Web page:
Organic produce on display at Fairview Gardens.

As the price of fossil fuels goes up, so do the costs of conventional farming, which uses oil for pesticides, natural gas for fertilizer, and lots of fossil fuels for manufacturing these things; then more for farming equipment, processing and transportation. The price of growing conventional corn is expected to close to double in 2008 as a result. Living will cost a lot more for someone who, for example, eats cornflakes and milk for breakfast and a burger and soda for dinner.

Barbara Hirsch, recording engineer for the UCSB Music Library, sustainability change agent, and author of Ecofacts.

So now, (YAY!) organic farming is gaining a clear advantage in economic as well as health terms. In 2005, around 4 million acres, representing only one half of one percent of U.S. farmland was certified organic, and it had quadrupled in the preceeding ten years. Those of us who shop at farmers markets know that much organic produce can be had from growers who are not yet certified. These small farms are not part of the USDA statistics, but as with organic ones, have higher per acre yields that taste better, are more nutritious, and fetch higher prices than conventional produce.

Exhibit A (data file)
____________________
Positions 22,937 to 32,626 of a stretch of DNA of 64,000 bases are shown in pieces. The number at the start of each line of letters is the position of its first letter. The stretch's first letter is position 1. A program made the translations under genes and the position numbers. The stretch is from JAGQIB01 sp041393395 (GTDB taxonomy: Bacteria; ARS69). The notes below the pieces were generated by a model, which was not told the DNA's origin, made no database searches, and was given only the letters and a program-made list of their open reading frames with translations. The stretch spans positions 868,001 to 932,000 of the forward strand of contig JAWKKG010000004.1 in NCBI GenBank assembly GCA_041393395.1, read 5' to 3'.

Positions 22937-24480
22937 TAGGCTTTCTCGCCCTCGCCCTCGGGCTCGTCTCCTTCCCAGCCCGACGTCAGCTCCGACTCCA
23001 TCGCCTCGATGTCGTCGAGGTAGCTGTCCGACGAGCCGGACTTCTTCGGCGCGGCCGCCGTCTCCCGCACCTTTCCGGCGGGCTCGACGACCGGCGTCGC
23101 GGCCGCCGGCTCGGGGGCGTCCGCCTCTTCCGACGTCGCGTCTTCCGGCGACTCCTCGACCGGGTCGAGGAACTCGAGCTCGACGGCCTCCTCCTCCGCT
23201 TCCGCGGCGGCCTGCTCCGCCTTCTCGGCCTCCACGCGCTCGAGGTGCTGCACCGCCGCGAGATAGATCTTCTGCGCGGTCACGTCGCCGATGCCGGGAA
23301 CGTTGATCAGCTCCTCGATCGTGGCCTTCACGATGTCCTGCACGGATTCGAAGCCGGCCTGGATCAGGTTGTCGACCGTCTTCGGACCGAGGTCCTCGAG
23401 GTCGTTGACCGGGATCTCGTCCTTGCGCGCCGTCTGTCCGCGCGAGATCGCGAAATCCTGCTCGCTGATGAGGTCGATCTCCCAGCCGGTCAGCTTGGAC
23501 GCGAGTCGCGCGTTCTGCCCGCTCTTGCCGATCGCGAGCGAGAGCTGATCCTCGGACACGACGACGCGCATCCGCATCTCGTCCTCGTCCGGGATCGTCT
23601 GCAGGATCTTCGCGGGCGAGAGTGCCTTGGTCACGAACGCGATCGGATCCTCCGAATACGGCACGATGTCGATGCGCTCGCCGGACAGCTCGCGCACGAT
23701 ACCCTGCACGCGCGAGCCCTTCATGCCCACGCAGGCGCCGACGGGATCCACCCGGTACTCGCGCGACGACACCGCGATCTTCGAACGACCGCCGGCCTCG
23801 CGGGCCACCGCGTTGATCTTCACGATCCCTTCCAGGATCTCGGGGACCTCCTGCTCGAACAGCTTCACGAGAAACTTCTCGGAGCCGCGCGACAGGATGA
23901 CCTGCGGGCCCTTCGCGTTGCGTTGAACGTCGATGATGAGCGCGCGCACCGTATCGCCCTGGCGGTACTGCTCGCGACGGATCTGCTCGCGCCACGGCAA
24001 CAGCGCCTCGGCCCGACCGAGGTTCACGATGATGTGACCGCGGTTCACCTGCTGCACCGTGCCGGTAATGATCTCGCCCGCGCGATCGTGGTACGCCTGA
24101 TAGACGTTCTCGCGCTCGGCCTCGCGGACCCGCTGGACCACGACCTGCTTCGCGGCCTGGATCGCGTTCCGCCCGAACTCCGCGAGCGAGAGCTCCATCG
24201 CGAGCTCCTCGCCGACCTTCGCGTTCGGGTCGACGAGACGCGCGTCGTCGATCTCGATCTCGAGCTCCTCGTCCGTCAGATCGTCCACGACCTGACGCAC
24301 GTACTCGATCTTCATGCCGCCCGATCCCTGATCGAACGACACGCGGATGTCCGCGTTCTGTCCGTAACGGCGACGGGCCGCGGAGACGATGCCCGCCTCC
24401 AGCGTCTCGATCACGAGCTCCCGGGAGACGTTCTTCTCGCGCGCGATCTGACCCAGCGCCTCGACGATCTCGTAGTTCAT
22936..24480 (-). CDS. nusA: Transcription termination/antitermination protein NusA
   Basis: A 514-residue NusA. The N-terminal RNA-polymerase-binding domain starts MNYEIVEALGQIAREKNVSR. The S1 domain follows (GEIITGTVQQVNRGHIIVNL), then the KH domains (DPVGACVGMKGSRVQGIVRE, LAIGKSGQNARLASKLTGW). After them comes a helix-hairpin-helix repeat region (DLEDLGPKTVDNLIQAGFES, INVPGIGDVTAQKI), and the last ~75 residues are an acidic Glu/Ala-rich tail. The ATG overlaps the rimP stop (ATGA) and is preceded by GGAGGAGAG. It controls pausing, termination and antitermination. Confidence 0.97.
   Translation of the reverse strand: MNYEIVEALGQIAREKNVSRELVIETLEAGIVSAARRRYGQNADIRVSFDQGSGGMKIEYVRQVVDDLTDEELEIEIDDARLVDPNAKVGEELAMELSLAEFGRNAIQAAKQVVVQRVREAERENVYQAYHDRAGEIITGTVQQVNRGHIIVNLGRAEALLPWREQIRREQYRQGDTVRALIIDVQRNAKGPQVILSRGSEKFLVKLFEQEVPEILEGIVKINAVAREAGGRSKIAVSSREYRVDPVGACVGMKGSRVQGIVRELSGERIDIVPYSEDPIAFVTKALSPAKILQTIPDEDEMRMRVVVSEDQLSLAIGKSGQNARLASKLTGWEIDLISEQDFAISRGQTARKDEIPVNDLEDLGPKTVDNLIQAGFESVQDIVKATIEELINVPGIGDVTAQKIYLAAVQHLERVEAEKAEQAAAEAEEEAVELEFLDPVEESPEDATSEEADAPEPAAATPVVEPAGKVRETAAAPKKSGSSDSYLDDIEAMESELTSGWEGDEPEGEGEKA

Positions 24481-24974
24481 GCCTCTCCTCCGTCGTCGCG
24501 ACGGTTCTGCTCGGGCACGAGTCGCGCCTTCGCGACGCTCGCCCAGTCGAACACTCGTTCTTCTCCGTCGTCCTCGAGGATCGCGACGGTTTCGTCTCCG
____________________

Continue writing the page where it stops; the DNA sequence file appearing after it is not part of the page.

We have helped to feed the world with our technologically and chemically intensive mega-farming methods, while damaging ecosystems and growing food that is simply less good. So in some ways, we’re better off for the high price of oil.


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